Everything you've prepared for culminates in being able to deliver a successful interview. It is important to be prepared for this vital step in your job search.
A behavioral interview is designed to provide the employer with an in-depth look at your abilities. Employers will ask for specific examples of how you did things or handled certain situations. The thought process behind these questions is that past performance is a good predictor of future actions. Read more...
Case interviews are designed to scrutinize quantitative skills, analytical skills, problem-solving skills, creativity, flexibility, the ability to think quickly under pressure, listening skills, business acumen, keen insight, interpersonal skills, the ability to synthesize findings, professional demeanor, and powers of persuasion. Read more...
The phone interview is a screening device meant to eliminate candidates and narrow the pool of applicants for personal interviews. It is useful to have notes nearby. Pauses to think seem longer when the interviewer is not physically in your presence, so be careful. Since you cannot use body language, it is important to use vocal inflections as a substitute.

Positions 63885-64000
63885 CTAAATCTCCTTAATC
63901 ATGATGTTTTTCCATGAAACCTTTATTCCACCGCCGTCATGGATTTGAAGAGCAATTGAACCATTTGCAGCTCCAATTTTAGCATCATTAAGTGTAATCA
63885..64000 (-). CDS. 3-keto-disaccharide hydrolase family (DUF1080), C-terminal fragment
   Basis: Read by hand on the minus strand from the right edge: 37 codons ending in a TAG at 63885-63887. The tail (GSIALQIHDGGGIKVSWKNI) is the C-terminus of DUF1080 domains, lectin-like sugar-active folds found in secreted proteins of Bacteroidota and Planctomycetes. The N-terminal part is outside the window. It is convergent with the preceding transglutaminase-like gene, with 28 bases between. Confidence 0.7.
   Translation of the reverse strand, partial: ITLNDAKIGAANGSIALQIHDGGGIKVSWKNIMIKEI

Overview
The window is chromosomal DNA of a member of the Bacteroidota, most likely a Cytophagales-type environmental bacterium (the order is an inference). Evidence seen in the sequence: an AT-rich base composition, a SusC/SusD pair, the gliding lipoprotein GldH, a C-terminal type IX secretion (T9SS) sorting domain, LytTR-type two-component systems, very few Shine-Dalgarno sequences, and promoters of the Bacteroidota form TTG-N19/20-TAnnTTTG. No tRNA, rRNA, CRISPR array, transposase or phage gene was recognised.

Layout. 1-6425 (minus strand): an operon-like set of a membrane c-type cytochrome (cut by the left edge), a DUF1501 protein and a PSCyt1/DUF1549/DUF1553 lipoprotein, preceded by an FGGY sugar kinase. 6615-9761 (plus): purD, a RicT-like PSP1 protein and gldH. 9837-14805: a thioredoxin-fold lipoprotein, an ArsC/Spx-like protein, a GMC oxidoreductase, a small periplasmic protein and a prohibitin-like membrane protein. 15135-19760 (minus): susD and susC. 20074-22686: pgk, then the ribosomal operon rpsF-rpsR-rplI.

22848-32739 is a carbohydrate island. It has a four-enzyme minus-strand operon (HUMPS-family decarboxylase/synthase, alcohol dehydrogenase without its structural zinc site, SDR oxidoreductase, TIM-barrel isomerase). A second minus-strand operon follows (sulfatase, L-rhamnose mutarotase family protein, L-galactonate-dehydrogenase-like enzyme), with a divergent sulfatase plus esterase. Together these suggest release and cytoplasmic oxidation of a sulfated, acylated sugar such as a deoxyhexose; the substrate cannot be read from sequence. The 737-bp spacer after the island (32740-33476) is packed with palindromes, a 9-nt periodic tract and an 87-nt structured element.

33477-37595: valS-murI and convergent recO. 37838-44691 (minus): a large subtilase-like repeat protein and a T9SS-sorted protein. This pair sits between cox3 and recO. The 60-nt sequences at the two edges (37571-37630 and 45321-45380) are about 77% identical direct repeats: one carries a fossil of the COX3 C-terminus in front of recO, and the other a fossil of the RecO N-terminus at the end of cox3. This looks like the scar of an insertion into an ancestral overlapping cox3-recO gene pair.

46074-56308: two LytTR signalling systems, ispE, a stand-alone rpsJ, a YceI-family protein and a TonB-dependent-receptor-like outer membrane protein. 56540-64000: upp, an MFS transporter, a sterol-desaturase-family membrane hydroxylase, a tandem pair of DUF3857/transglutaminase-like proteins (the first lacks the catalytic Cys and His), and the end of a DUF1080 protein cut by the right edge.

In a committee interview you will face several members of the organization who will be actively involved in the hiring decision. Each member may ask you a specific question; answer to that person, however include other committee members in your delivery.
Group interviews are structured to have several candidates interview for the same position at the same time. The goal of the group interview is to see how you interact with others and how you use your knowledge and reasoning skills to win over others. It is important to make sure your voice is heard, however it would not be to your advantage to dominate the conversation and exclude others.
In a structured interview, all candidates are asked the same questions for the interviewer's ease in evaluating applicants. If there is important information that you have not conveyed by the end of the interview, be sure to present your additional qualifications when asked if you have any questions or anything to add.
This type of interview may appear to be more casual, but remember it is a business lunch or dinner and you are being evaluated carefully. Use this type of interview to develop common ground with the interviewer. Follow the interviewer's lead in both selection of food and in etiquette. It is expected that the employer will pick up the check.
One purpose of this interview is to provide you with an opportunity to meet other staff members. A second reason is to allow more people to interview you in greater depth to determine if you are a good match. The visit may take part of a day, an entire day, or perhaps even longer. When an organization offers to pay your expenses to travel to the interview, be prudent in submitting costs.
Recruiters conduct live, face-to-face interviews with applicants via personal computers equipped with cameras and speakers as a more personalized version of the telephone interview. You would use the same strategies as if you were meeting in person. Your goal is still an invitation to meet personally for a second interview at the organization's location.
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